Data dominates in EDUCAUSE’s top IT issues for 2019

Items from last year's list were dropped to make room for more facets of higher education's 'data journey.'
EDUCAUSE panel speakers
Panel speakers address an audience at EDUCAUSE's annual conference in Denver, Colorado on Nov. 1, 2018. From left to right: Loretta Early, CIO, George Washington University; Carlos Morales, President, TCC Connect Campus, Tarrant County College District; Susan Grajek, VP, Ccmmunities & Research, EDUCAUSE; Joel Hartman, CIO, University of Central Florida; Merri Beth Lavagnino, Director of Strategic Planning and Enterprise Risk, Indiana University; John Campbell, Vice Provost, West Virginia University (EdScoop)

Data is at the heart of IT priorities for higher education leaders heading into 2019, according to findings released Thursday by the nonprofit association EDUCAUSE.

EDUCAUSE’s annual list of the “top 10 IT issues” in higher education institutions prioritizes data privacy, protection and data-enabled services, according to Susan Grajek, EDUCAUSE vice president for communities and research.

“Five of the issues on the top 10 IT list are about data,” Grajek told EdScoop in an interview just prior to the release of the top 10 list. “Whether it’s data integrations, data-driven decision making, data management and governance. Security is about data, privacy is about data, and it really is about that data journey that higher education has been on for a while.”

Speaking on a panel during EDUCAUSE’s annual conference in Denver, Colorado, on Thursday, West Virginia University Vice Provost John Campbell underscored some of the challenges surrounding data in education.


“Oftentimes, we find that IT units are in the hostage negotiation situation, trying to free the data on campus so that units can make more effective decisions,” Campbell said. “I think that’s just one of those items that we all need to work on.”

For the fourth year running, information security sits at the top of the association’s priorities list. Even on this issue, data figures prominently in the discussion, said panelist Merri Beth Lavagnino, director of strategic planning and enterprise risk at Indiana University.

“I’m thinking that a lot of times when I was asked to do something security-related, it wasn’t the security control that was making it [difficult], it was that I didn’t know where the data was. We’re going to have to get working on that data,” Lavagnino said.

Shifting concerns over workforce figure into this year’s list, too — “IT staffing and organizational model,” and “change leadership” were dropped from the list with a new emphasis on putting data to work.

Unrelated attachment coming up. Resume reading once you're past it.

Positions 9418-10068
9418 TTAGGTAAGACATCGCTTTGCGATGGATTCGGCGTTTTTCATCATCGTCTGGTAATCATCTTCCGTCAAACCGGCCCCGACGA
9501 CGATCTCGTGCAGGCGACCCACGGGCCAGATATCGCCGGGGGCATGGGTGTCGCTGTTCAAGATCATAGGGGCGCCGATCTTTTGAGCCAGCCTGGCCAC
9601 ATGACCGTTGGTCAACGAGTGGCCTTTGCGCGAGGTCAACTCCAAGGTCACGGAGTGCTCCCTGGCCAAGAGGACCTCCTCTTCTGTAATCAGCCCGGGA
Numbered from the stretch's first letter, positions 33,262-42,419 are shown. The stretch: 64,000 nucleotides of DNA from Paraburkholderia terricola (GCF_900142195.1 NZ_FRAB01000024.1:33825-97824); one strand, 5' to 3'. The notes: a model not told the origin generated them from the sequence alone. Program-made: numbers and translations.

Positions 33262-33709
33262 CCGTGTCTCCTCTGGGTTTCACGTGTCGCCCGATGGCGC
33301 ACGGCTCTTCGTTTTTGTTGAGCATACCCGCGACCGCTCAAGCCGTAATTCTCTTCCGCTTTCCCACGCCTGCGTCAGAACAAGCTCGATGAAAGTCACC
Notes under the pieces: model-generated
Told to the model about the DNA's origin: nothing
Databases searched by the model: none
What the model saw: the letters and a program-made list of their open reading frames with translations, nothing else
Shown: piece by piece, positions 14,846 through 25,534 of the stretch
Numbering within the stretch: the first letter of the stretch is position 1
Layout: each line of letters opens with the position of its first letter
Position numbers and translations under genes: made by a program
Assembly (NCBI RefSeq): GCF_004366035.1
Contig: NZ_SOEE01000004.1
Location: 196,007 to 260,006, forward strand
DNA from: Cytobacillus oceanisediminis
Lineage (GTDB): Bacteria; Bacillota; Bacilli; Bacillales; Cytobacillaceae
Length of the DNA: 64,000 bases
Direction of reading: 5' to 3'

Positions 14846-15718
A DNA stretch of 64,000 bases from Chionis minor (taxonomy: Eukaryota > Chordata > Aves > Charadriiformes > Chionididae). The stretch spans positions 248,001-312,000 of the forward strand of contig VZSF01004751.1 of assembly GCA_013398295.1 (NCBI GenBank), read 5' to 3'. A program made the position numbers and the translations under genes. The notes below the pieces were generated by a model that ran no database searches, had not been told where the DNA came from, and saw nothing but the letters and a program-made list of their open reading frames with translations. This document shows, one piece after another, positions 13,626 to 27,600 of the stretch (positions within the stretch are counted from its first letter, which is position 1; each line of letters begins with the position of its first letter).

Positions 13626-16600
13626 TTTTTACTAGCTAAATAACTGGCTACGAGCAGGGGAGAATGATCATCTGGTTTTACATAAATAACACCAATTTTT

“We are understanding the power of data and especially applied to algorithms, and soon machine learning and predictive analytics,” Grajek said.


Data and its accompanying analytics does not just give institutions information, Grajek said, but it helps “to influence outcomes, to really help make higher education more affordable, and to help students graduate.”

“Last year it was about the structure and creating the infrastructure,” said Grajek. “And this year, it’s about scaling, it’s about strategy and kind of moving up the ladder.”

EDUCAUSE’s top 10 IT issues in higher education for 2019:

  1. Information Security Strategy: Developing a risk-based security strategy that effectively detects, responds to, and prevents security threats and challenges.
  2. Student Success: Serving as a trusted partner with other campus units to drive and achieve student success initiatives.
  3. Privacy: Safeguarding institutional constituents’ privacy rights and maintaining accountability for protecting all types of restricted data.
  4. Student-Centered Institution: Understanding and advancing technology’s role in optimizing the student experience (from applicants to alumni).
  5. Digital Integrations: Ensuring system interoperability, scalability, and extensibility, as well as data integrity, security, standards, and governance, across multiple applications and platforms.
  6. Data-Enabled Institution: Taking a service-based approach to data and analytics to reskill, retool, and reshape a culture to be adept at data-enabled decision-making.
  7. Sustainable Funding: Developing funding models that can maintain quality and accommodate both new needs and the growing use of IT services in an era of increasing budget constraints.
  8. Data Management and Governance: Implementing effective institutional data governance practices and organizational structures.
  9. Integrative CIO: Repositioning or reinforcing the role of IT leadership as an integral strategic partner of institutional leadership in achieving institutional missions.
  10. Higher Education Affordability: Aligning IT’s priorities and resources with institutional priorities and resources to achieve a sustainable future.

Jake Williams and Wyatt Kash contributed reporting to this story.

Betsy Foresman

Written by Betsy Foresman

Betsy Foresman was an education reporter for EdScoop from 2018 through early 2021, where she wrote about the virtues and challenges of innovative technology solutions used in higher education and K-12 spaces. Foresman also covered local government IT for StateScoop, on occasion. Foresman graduated from Texas Christian University in 2018 — go Frogs! — with a BA in journalism and psychology. During her senior year, she worked as an intern at the Center for Strategic and International Studies in Washington, D.C., and moved back to the capital after completing her degree because, like Shrek, she feels most at home in the swamp. Foresman previously worked at Scoop News Group as an editorial fellow.

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